ENJOY



**************************
A year spent in artificial intelligence is enough to make one believe in God.

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I''m just starting to understand pointers (I think) and one of the best uses that someone pointed out is say you want a pass a class to a function... why pass the entire class which might be HUGE, when you can simply pass an address to that class? Don''t remember who said that, but it has helped me a lot recently

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quote:
Original post by Radagar
What still throws me WAY off is pointers.


Hang in there. After a while that little light will switch on (you know, that very instance it all of sudden makes sense. My first computer science teacher called this, "getting the aha!" Very accurate description IMO ) and after that, they''ll become second nature.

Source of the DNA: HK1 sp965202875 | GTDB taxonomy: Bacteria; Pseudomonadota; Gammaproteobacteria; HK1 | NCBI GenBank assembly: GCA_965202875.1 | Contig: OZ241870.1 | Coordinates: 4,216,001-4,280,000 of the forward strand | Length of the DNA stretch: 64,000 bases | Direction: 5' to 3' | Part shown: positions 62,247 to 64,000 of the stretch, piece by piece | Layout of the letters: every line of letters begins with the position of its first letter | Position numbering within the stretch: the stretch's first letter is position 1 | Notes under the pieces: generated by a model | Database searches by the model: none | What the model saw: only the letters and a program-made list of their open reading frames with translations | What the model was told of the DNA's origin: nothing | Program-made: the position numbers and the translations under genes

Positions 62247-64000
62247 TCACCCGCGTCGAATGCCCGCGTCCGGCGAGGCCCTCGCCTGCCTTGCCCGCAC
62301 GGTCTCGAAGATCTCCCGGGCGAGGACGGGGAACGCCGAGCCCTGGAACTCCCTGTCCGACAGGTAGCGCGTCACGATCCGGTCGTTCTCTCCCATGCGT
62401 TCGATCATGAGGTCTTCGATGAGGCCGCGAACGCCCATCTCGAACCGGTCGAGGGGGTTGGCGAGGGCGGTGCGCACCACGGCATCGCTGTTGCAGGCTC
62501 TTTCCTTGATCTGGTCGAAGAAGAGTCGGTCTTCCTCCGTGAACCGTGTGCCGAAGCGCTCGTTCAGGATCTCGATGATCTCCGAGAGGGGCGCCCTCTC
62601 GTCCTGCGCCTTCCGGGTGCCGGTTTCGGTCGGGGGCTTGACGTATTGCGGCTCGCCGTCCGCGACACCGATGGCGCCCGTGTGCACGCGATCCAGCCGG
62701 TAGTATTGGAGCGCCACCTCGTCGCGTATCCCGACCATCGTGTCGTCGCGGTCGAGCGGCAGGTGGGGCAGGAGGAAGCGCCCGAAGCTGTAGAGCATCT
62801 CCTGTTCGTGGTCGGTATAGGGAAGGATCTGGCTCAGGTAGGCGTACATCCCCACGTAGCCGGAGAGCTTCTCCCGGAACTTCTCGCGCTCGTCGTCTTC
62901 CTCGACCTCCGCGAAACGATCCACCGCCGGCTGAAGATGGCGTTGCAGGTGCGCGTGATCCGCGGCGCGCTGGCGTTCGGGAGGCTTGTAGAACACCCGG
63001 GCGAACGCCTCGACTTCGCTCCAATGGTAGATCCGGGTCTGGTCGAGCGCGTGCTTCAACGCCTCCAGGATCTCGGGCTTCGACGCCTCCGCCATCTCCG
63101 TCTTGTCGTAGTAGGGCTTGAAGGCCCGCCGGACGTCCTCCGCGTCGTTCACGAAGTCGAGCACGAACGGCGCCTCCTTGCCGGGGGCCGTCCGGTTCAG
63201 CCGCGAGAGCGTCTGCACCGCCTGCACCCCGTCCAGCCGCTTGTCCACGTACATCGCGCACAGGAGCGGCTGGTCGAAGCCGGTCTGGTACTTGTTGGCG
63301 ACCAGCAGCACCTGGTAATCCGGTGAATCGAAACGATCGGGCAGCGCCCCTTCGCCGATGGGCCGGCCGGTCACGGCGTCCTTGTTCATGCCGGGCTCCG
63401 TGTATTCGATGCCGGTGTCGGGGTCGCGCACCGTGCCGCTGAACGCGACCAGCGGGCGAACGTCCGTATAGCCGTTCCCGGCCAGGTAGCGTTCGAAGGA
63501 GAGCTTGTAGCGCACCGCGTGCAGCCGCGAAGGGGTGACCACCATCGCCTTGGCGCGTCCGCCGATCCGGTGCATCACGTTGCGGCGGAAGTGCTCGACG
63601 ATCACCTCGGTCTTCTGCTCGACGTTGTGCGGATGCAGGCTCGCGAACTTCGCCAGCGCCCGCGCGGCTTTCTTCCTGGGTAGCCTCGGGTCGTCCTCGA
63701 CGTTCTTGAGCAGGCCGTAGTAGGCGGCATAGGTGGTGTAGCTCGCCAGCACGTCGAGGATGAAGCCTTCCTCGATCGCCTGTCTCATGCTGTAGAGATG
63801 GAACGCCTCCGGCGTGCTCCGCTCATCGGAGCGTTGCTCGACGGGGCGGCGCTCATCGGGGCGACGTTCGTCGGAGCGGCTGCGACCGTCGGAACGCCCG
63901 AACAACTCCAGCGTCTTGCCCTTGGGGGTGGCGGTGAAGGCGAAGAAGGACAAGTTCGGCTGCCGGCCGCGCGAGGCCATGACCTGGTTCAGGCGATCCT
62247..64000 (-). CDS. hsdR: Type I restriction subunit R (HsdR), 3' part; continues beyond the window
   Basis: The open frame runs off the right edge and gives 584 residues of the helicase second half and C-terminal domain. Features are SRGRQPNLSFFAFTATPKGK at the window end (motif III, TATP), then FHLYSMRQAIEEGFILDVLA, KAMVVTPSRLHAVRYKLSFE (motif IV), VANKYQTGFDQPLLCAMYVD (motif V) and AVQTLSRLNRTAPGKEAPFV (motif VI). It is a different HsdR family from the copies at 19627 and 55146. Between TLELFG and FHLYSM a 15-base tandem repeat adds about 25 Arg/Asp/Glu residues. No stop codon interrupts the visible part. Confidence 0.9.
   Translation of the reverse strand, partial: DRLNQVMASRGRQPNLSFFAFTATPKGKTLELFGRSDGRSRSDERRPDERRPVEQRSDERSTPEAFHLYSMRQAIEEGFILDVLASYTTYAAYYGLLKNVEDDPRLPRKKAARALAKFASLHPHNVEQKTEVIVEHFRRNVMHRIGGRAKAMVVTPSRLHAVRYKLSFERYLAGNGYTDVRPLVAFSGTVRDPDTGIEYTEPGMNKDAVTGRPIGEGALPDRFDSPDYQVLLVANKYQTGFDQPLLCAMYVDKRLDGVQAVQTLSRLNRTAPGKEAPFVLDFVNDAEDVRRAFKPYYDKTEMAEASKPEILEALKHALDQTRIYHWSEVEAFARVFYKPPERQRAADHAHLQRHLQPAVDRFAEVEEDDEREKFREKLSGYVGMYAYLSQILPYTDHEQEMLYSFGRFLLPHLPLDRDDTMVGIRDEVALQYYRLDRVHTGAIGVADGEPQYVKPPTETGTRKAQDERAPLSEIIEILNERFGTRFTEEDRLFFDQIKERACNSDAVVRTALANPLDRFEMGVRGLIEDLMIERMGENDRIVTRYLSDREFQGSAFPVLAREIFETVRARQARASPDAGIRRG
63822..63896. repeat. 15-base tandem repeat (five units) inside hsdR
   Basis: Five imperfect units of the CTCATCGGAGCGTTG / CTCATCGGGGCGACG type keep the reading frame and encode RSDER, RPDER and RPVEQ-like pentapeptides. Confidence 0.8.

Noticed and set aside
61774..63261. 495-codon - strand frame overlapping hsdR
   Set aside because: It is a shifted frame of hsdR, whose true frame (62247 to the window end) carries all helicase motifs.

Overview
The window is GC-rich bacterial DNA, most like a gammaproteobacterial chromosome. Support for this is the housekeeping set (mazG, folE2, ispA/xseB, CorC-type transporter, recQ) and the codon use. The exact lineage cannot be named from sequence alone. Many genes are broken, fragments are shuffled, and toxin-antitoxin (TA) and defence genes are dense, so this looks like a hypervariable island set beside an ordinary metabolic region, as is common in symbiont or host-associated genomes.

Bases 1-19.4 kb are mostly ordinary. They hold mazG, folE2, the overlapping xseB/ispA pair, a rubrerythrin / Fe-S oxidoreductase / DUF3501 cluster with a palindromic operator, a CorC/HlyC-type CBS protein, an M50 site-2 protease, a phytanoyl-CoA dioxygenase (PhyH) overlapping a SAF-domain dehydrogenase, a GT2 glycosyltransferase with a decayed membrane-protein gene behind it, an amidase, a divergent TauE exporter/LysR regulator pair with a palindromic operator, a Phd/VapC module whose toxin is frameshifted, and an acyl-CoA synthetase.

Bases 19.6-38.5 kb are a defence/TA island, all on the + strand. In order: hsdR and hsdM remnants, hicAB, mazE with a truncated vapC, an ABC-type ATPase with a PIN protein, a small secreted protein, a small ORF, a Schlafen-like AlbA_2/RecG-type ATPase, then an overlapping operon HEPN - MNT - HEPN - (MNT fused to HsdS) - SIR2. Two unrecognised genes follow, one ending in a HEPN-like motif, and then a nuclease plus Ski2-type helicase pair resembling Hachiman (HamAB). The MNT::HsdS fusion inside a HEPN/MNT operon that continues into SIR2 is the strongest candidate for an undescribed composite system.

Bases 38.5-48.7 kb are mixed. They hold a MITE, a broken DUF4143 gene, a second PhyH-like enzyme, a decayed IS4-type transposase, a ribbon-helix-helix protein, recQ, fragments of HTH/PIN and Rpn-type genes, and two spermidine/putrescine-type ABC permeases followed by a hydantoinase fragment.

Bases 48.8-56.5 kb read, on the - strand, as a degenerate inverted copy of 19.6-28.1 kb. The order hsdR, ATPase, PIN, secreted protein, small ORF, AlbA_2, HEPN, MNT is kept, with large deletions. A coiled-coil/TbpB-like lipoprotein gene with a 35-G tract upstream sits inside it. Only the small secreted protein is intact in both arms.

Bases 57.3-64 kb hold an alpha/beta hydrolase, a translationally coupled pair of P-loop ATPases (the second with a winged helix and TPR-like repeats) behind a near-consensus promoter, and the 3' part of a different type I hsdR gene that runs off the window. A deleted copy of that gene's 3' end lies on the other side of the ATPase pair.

Just remember this mantra:

"Pointers are good. Pointers are good..."


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/* Chem0sh */
/* Lead Software Engineer & Tech Support */
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quote:
Original post by JuNC
How about:


int* myVarRef = NULL;

int func1(void)
{
static int myVar = 1;
myVarRef = &myVar;
}




Yikes! Don''t do that! Although it should compile fine, it will not perform correctly. Local variables are created at the start of a function, and destroyed when the function is done. If you assign a pointer to a local variable (which will soon be destroyed) you are left with a dangling pointer (memory leak). The data the pointer points at will become irrelevant and useless.

Something that might help you with pointers:


  
int iNumber = 10;
int* pPointerToNumber = &iNumber;


iNumber is an integer, a plain old number. You already know this.
pPointerToNumber is a pointer (denoted by the * after the int). pPointerToNumber stores the address of iNumber. When you use pPointerToNumber, you are requesting whatever data exists at the address that has been assigned to pPointerToNumber. In the example, pPointerToNumber is assigned to the address of iNumber (&iNumber), but it could be reassigned at any time during runtime.